The player with the highest rating receives additional bonus points. The player with the highest score wins the game. 

The comparison: Don vs. Serengeti from Abacusspiele

In 2007 Abacusspiele brought a new edition of Don onto the game market with Serengeti. Here, too, Michael Schacht was in charge. The main differences are thematic, but not noticeable in the way you play.

Review of Don from Queen Games

The players at Serengeti take on the role of an art dealer who wants to bid for African works of art at an art market.

Differences in the set of rules can only be found in the amount of currency that is available for trading at the beginning of the auction game, in the number of possible players and in the subtleties of the game. At Don, if a player lacks the necessary credit, he can hold an auction out of turn. This is not possible with Serengeti, here the player automatically receives two chips if no bid can be made in the first round of the game. The game variant swap, in which the players are allowed to swap one of their playing cards from their display for one of another player before the start of the round, has been dispensed with at Serengeti. Both changes slightly limit the player's initiative, but at the same time lead to fewer interruptions in the flow of the game.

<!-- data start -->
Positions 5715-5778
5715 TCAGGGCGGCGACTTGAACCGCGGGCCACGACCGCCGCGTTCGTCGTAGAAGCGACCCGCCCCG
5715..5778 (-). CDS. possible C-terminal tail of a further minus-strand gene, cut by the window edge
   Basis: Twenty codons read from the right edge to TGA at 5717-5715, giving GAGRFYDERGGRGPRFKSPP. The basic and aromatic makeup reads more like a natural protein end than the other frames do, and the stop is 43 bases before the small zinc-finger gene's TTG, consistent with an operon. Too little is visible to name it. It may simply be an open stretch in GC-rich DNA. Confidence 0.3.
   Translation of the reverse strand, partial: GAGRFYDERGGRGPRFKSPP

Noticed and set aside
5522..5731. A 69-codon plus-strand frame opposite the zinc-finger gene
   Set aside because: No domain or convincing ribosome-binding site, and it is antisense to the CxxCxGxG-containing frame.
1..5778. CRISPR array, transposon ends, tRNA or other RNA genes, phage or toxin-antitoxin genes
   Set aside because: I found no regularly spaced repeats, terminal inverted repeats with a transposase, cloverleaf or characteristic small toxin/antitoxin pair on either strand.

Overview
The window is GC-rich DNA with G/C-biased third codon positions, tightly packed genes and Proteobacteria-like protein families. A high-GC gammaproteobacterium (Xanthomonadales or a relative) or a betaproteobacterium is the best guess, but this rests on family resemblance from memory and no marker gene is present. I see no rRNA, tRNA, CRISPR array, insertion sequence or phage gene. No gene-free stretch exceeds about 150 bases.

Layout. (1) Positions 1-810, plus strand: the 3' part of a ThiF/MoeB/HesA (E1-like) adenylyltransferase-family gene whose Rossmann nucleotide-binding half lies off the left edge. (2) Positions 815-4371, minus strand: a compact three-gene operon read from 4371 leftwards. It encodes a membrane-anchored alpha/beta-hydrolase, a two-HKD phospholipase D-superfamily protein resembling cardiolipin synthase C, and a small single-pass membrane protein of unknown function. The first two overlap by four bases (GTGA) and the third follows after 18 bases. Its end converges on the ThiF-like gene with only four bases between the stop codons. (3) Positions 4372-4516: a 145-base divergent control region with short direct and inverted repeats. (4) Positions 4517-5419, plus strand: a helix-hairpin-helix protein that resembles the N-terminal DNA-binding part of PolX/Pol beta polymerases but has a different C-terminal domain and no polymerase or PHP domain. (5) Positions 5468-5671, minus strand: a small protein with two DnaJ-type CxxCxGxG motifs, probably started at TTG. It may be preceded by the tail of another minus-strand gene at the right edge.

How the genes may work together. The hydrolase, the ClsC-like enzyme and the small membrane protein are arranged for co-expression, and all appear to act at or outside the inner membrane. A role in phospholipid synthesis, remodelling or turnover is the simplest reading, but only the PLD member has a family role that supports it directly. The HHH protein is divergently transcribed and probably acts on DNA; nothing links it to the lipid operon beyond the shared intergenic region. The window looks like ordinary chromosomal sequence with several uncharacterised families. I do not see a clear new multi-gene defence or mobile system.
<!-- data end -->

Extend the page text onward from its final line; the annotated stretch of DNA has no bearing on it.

Images of Don from Queen Games

Infobox

Number of players: 3 to 6 players
Age: from 10 years
Playing time: 20 to 30 minutes
Difficulty: easy
Long-term motivation: medium

Publisher: Queen Games
Author: Michael Schacht
Graphic: Michael Schacht
Year of publication: 2001
Language: German
Cost: 10 Euro

Summary

For experienced players, Don can be played smoothly after a short period of reading the rules. After the first rounds, moves become more tactical and fans of auction games have an exciting game ahead of them. In order for newcomers to get their money's worth, it is necessary to take a look at the rules of the card game so that they can be understood correctly and cunning moves can be played. That makes the game start bumpy, so we would recommend a few practice rounds if inexperienced players play along.

The game box is a specialty. This was artistically designed in an extremely appealing way and becomes an eye-catcher on the game shelf, which is also supported by its edgewise format and the reference to the Mafia. The game material is well thought out. The playing cards are of high quality and the tokens are designed to be almost indestructible. Still, Don is not an unreservedly recommendable game. If you have only rarely played auction games, it is difficult for the players to assess the value of the display and thus use their tokens correctly. This means that it is only possible to start playing to a limited extent. Connoisseurs, on the other hand, will see a well-thought-out classic game in Don. It is not without reason that the trading game Don was relaunched by Abacusspiele under the name Serengeti in 2007 and it is still very popular.